The special case of Arabic

At IH Newcastle, we have a relatively high proportion of Arabic mother-tongue students. In my experience, one of the biggest problems they have is with spelling in English, which causes them trouble with both reading and writing. I have tried many strategies to help them to improve in this area, including recommending Quizlet and the read-say-spell, cover-write-check method which was one of the ways I was taught to spell in English. These have had limited success, and until today I didn’t really know why.
I’ve just come across a section entitled ‘The Special Case of Arabic’ by Ann Ryan of the University of Wales, Swansea (in Vocabulary: Description, Acquisition and Pedagogy edited by Norbert Schmitt and Michael McCarthy, Cambridge University Press, 1997, pp.184-192). She gives examples such as:

  • we get water from deep wheels (wells)
  • you get upstairs in a left (lift)
  • I met my friend in the model of the square (middle)

These examples immediately struck a chord. I had always put such problems down to poor spelling-pronunciation awareness in the learners, but could never understand why these seemed to be so much greater for Arabic learners than for those from other languages, even those written in non-Roman scripts.
Ann Ryan’s explains that in Arabic, words are based on a root that normally consists of three consonants, which can be combined with different patterns of vowels to produce word families, for example k-t-b generates maktaba – library, ketaab – book, kataba – he wrote and so on.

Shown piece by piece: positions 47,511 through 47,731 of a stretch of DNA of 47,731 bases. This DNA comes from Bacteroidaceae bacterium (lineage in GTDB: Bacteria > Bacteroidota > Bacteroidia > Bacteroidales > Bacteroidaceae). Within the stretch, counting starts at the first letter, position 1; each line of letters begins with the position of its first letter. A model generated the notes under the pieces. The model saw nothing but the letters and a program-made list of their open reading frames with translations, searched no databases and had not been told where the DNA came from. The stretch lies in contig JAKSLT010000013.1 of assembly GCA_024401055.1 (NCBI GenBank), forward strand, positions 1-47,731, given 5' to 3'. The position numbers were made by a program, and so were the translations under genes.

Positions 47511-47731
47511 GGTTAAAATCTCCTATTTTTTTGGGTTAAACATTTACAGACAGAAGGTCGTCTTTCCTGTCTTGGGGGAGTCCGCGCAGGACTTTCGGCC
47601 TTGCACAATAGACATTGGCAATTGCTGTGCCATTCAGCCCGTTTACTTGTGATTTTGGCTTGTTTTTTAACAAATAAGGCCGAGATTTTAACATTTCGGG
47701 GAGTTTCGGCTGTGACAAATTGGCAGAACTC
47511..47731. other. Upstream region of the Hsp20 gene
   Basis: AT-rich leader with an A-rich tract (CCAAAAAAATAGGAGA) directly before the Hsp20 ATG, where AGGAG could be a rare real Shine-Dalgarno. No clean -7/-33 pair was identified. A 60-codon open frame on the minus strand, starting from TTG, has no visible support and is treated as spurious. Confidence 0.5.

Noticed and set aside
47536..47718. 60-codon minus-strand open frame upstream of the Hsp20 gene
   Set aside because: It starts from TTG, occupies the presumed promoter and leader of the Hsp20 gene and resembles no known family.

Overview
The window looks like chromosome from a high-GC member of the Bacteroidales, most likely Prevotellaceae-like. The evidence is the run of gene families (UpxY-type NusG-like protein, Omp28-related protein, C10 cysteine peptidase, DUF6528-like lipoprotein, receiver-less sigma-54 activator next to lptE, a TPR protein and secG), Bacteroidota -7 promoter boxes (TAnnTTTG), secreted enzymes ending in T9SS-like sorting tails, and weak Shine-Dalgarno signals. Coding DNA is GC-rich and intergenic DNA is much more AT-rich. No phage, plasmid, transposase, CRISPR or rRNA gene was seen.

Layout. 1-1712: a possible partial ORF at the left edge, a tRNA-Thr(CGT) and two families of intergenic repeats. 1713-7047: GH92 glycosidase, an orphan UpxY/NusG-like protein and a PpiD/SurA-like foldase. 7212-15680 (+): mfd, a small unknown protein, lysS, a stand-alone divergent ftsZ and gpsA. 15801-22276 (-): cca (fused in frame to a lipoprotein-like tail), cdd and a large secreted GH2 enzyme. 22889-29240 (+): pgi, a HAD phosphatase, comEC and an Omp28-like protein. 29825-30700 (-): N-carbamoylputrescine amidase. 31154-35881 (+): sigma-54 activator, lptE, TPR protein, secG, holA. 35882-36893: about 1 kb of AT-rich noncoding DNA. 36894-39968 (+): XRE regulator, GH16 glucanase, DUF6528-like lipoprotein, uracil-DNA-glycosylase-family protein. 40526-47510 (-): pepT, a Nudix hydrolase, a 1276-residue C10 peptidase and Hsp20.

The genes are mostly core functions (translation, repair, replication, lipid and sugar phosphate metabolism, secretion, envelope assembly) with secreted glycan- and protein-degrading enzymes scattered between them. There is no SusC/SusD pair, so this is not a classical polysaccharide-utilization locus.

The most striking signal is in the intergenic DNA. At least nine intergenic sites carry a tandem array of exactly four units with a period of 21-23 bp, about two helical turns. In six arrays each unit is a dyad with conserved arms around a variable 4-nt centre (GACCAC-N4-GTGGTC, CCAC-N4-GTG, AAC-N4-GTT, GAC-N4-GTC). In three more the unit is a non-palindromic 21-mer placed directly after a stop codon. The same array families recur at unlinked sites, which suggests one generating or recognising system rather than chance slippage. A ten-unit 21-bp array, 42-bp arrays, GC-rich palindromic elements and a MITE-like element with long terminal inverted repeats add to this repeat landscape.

She then goes on to show that Arabic speakers often carry this convention over to their English reading and vocabulary learning, meaning that they use consonants to represent English words. Thus, Arabic learners translated the English ‘cruel’ to equivalents meaning ‘curl’ or ‘cereal’; or translated English ‘finish’ to Arabic ‘fishing’.
Arabic speakers also had much greater trouble in identifying when vowels had been deleted from words than when consonants had been deleted. Their reaction time and errors in this experiment were significantly higher than that of Japanese, Thai and Romance speakers. In short, they have a kind of ‘vowel blindness’. As Ann Ryan says:

The problem seems to take the form of ignoring the presence of vowels when storing vocabulary and an almost indiscriminate choice as to which vowel to use when one is needed.

I would recommend reading the full chapter to follow up on my brief paraphrasing and check I haven’t missed anything!

The implications of this for teaching Arabic students are quite serious. If students aren’t seeing the vowels, or aren’t remembering them, this could inhibit their learning greatly. What can we do to help them notice and pay attention to vowels? In short, to help them completely change a cognitive process which is carried over from L1?

As a visual learner, my only current idea would be to give each vowel a colour, e.g. ‘a’ is red, ‘e’ is blue…and encourage learners to use this in class for words which they struggle to discriminate. What do you think? How would you tackle this?

Photo taken from by @notyetlanguage, used under a CC Attribution Non-Commercial license,

12 thoughts on “The special case of Arabic

  1. Very interesting. I have a high proportion of Kurdish speakers and not much has been written about interference from Kurdish to English, but I recognise the ‘vowel blindness’ described. The same as you, I have tried strategies where they highlight all the vowels in different colours in troublesome words, but I hadn ‘t thought of assigning a different colour to each vowel.


  2. I’ve been thinking about your post a lot Sandy, and trying to think of something useful to say but haven’t come up with much! I’ve taught a lot of Arabic speakers too (both in the UK and Australia). I’ve heard a little about the problems with vowels but never really understood why so thank you for explaining a little. I think the colours for different vowels sounds like an interesting idea, and I’d like to hear how it goes if you try it.